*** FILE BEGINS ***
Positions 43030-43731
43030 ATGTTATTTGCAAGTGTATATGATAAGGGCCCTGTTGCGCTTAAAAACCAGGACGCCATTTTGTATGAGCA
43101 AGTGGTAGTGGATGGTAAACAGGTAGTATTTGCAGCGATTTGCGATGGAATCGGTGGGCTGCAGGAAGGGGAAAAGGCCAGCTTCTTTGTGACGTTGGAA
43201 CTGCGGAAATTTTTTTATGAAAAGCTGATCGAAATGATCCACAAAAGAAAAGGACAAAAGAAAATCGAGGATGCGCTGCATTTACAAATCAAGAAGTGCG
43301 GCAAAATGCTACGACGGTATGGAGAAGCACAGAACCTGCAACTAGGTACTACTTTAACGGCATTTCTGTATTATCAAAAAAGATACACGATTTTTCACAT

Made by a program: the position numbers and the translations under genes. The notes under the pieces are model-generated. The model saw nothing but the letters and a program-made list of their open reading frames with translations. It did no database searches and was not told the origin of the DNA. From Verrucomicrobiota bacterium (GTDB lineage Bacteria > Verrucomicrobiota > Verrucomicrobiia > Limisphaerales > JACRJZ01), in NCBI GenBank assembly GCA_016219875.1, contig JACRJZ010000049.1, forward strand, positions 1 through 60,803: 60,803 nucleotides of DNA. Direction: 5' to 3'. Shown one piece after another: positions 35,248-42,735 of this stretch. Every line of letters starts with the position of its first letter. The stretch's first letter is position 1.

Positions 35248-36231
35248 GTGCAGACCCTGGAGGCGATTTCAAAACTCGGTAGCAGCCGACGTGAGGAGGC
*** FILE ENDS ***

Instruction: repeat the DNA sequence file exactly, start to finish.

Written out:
Positions 43030-43731
43030 ATGTTATTTGCAAGTGTATATGATAAGGGCCCTGTTGCGCTTAAAAACCAGGACGCCATTTTGTATGAGCA
43101 AGTGGTAGTGGATGGTAAACAGGTAGTATTTGCAGCGATTTGCGATGGAATCGGTGGGCTGCAGGAAGGGGAAAAGGCCAGCTTCTTTGTGACGTTGGAA
43201 CTGCGGAAATTTTTTTATGAAAAGCTGATCGAAATGATCCACAAAAGAAAAGGACAAAAGAAAATCGAGGATGCGCTGCATTTACAAATCAAGAAGTGCG
43301 GCAAAATGCTACGACGGTATGGAGAAGCACAGAACCTGCAACTAGGTACTACTTTAACGGCATTTCTGTATTATCAAAAAAGATACACGATTTTTCACAT

Made by a program: the position numbers and the translations under genes. The notes under the pieces are model-generated. The model saw nothing but the letters and a program-made list of their open reading frames with translations. It did no database searches and was not told the origin of the DNA. From Verrucomicrobiota bacterium (GTDB lineage Bacteria > Verrucomicrobiota > Verrucomicrobiia > Limisphaerales > JACRJZ01), in NCBI GenBank assembly GCA_016219875.1, contig JACRJZ010000049.1, forward strand, positions 1 through 60,803: 60,803 nucleotides of DNA. Direction: 5' to 3'. Shown one piece after another: positions 35,248-42,735 of this stretch. Every line of letters starts with the position of its first letter. The stretch's first letter is position 1.

Positions 35248-36231
35248 GTGCAGACCCTGGAGGCGATTTCAAAACTCGGTAGCAGCCGACGTGAGGAGGC